Visibly delighted to be part of the bohemia, 60-year-old ranchera diva Aida Cuevas steals the show with her rousing rendition of "Cuatro Copas," the José Alfredo Jiménez classic. "Viva México!" she exclaims as the entire group sits around a bonfire at night, forging the past and future of Mexican American music into one.

Read more: La Santa Cecilia Perform "Someday, Someday New"

Following the screening, the band sat down for a Q&A session hosted by journalist Betto Arcos. Sitting on the first row, a visibly moved young woman from El Salvador thanked the band for helping her to cope with the complex web of feelings entailed in migrating from Latin America. La Santa’s songs, she said, reminded her of the loving abuelita who stayed behind.

"We love the old boleros and rancheras," said La Marisoul. "We became musicians by playing many of those songs in small clubs and quinceañeras. It’s a repertoire that we love, and I don’t think that will ever change."

Carlos touched on his experience being a member of Santa Cecilia for about seven years before he was able to secure legal status in the U.S. When the band started to get concert bookings in Texas, they would take long detours on their drives to avoid the possibility of being stopped by the authorities. Carlos thanked his wife Ana for the emotional support she provided during those difficult years.

Ramírez took the opportunity to acknowledge producer Krys for being an early champion of the band. "He had a vision, and he made us better," he said, flashing forward to a recent edition of the Vive Latino festival. "There were about 12,000 people to see us," he said. "And they were singing along to our tunes."

"The band is just an excuse to hang out with your friends," added La Marisoul just before La Santa performed two live songs. Her voice sounded luminous and defiant in the theater’s intimate space, always the protagonist in the group’s delicately layered arrangements.

"The first time I got to see the finished documentary, I felt proud of all the work we’ve done together," said producer Krys from his Los Angeles studio the day after the screening. "On the other hand, there’s a lot of work ahead of us. I believe La Santa Cecilia deserves wider exposure. They should be up there among the greatest artists in Latin music."

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Shakira attends the Fendi Couture Fall/Winter 2023/2024 show in Paris, France.
Shakira attends the Fendi Couture Fall/Winter 2023/2024 show in Paris.

Photo: Pietro S. D'Aprano/Getty Images for Fendi

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Shakira's Road To 'Las Mujeres Ya No Lloran': How Overcoming A Breakup Opened A New Chapter In Her Artistry

Shakira's first album in seven years is out March 22, and very much of the moment with glossy Latin pop, reggaeton, bachata and corrido. The GRAMMY winner's path to this new chapter was long, filled with professional changes and heartbreak.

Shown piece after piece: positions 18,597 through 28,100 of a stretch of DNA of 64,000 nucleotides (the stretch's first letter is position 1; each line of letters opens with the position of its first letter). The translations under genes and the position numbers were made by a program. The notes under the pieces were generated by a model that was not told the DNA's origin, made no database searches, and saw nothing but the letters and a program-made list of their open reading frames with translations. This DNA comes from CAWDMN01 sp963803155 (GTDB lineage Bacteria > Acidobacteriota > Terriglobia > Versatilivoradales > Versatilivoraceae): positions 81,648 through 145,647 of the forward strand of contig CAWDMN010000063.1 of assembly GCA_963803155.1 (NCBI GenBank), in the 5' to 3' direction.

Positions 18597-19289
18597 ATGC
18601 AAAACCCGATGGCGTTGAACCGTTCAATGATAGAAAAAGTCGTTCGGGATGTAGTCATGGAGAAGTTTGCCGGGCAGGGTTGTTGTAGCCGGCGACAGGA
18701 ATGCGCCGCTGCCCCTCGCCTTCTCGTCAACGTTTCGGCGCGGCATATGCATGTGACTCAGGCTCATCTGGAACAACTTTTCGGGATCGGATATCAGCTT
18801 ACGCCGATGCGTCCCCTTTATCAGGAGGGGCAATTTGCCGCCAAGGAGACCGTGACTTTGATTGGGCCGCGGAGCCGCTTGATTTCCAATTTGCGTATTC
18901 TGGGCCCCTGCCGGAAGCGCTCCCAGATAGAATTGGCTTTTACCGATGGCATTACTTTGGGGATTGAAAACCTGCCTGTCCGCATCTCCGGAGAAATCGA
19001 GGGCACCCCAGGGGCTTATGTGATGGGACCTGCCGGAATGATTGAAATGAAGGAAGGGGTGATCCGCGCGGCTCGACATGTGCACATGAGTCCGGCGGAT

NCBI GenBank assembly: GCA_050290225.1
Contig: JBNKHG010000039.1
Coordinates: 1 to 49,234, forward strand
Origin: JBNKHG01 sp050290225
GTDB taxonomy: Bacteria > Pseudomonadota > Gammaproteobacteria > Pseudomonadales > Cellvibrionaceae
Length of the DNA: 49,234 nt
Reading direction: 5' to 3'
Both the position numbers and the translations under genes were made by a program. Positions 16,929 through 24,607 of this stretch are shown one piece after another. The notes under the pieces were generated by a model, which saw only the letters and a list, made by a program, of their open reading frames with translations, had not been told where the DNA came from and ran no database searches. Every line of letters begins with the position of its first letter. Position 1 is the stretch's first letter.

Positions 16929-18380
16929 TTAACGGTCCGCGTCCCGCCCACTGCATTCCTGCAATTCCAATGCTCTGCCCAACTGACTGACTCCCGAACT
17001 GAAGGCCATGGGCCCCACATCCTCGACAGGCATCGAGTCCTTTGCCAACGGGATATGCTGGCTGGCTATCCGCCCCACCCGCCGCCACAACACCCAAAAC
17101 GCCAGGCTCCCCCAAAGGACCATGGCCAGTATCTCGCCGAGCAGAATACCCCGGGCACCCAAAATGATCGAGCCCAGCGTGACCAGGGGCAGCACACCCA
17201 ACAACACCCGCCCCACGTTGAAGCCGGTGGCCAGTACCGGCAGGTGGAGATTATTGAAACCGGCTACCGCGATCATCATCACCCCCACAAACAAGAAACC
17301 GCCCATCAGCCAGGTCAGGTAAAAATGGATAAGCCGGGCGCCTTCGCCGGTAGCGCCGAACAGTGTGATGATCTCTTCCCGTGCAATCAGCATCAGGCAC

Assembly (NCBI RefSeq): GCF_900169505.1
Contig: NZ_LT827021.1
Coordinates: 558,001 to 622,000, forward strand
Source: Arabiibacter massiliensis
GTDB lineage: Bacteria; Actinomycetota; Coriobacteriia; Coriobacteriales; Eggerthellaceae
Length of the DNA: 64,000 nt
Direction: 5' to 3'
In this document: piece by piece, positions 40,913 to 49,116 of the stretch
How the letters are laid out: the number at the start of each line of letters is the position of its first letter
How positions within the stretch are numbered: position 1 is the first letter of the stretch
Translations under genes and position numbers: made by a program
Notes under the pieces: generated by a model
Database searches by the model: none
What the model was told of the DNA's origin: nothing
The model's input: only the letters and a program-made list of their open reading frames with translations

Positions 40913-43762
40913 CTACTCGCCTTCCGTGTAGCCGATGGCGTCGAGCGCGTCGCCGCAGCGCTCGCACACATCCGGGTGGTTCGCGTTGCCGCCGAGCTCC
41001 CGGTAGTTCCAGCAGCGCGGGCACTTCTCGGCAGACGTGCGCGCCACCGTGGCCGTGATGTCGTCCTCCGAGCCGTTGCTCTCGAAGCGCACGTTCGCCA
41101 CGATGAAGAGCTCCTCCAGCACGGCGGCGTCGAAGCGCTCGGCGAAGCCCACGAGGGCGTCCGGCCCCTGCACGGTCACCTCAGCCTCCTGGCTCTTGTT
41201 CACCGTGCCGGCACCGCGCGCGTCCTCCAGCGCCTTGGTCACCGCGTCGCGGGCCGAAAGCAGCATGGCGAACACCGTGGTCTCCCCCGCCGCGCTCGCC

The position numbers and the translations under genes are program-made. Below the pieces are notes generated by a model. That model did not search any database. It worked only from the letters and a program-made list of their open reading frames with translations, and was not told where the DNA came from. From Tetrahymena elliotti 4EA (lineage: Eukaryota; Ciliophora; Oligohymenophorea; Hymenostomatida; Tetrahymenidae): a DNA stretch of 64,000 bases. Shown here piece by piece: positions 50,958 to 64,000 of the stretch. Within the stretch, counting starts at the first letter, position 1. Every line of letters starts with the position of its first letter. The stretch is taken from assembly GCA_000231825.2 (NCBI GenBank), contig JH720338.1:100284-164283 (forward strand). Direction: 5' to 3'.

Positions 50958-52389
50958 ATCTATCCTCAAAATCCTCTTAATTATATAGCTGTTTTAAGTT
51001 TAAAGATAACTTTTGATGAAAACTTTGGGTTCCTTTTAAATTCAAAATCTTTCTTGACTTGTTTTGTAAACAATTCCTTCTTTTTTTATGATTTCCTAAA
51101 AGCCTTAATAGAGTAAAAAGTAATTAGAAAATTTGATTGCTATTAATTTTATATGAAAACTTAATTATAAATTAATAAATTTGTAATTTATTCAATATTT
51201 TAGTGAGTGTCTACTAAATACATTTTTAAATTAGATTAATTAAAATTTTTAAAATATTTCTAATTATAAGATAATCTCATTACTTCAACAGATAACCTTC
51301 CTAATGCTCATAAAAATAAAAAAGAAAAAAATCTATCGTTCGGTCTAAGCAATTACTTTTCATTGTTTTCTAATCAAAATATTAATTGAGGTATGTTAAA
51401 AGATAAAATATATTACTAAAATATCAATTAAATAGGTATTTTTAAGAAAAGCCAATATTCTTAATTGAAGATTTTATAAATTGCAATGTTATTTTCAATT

GRAMMYs/Mar 22, 2024 - 01:08 pm

When Shakira’s "Bzrp Music Sessions, Vol. 53" was released in January of 2023; its success seemed like a freak incident, explainable as a perfect but isolated storm. 

Their virulently catchy track — which happens to spill scalding tea on her breakup with retired Spanish soccer player Gerard Piqué —  set streaming records and took home a Latin GRAMMY for Song Of The Year. Today, the song's success looks more like the first crashing wave of a massive comeback for Shakira

The three-time GRAMMY winner followed her Bzrp Session with another hit single, "TQG," collaborating with Karol G. That song went to No. 1 on the Billboard Global 200, and the duo cleaned up at the Latin GRAMMYs. 

In hindsight, all of this was a mere preamble to the announcement of Shakira's Las Mujeres Ya No Lloran (Women Don't Cry Anymore), due March 22. The album will be her first in seven years, but the sound is very much of the moment, leaning into a high-gloss urban Latin pop sound that delves in reggaeton, bachata and corrido. 

The album is no comeback. With a star as big as Shakira — one who performed at the Super Bowl in 2020 and had her own exhibit at the GRAMMY Museum — it's hard to make the case that she ever left the public eye. Yet the Colombian superstar has put out only a trickle of singles since 2017, when she released her GRAMMY-winning album El Dorado. Prior to the BZRP session, her last major hits were in 2016 with "La Bicicleta," a collaboration with Carlos Vives, and "Chantaje," featuring Maluma, which went to No. 1 on the Billboard Hot Latin Songs. 

It’s impossible to talk about this period of retreat, or her new album, without talking about the personal upheavals Shakira has gone through in recent years. In June of 2022, Shakira and Gerard Piqué, with whom she has two sons, publicly announced the end of their 11 year relationship. Starting with 2022’s "Monotonía," featuring Ozuna, nearly every song she has released  since then deals directly with the split and the emotional turmoil she has felt because of it. 

The singer and songwriter herself is not shying away from the fact that her music has been a therapeutic outlet. "I feel like in this moment of my life, which is probably one of the most difficult, darkest hours of my life, music has brought light," she told Elle in 2022. 

Case in point: her Bizarrap session. "Someone should have taken my photo the day I worked on the 'Bizarrap Session 53,' a before and after. Because I went into the studio one way and left in a completely different way," Shakira told Mexican television channel Televisa. "He gave me this space, this opportunity to let it out and it really was a huge release, necessary for my own healing, for my own recovery process."


That feeling of catharsis continued in her work on Las Mujeres. "Making this body of work has been an alchemical process. While writing each song I was rebuilding myself. While singing them, my tears transformed into diamonds, and my vulnerability into strength," the artist said in a statement on Instagram.

Shakira is styling the album as a testament to resilience in the face of adversity, tapping into an understanding that her experiences have a broad resonance. While accepting Billboard’s 2023 Woman Of The Year award, Shakira discussed her "year of seismic change."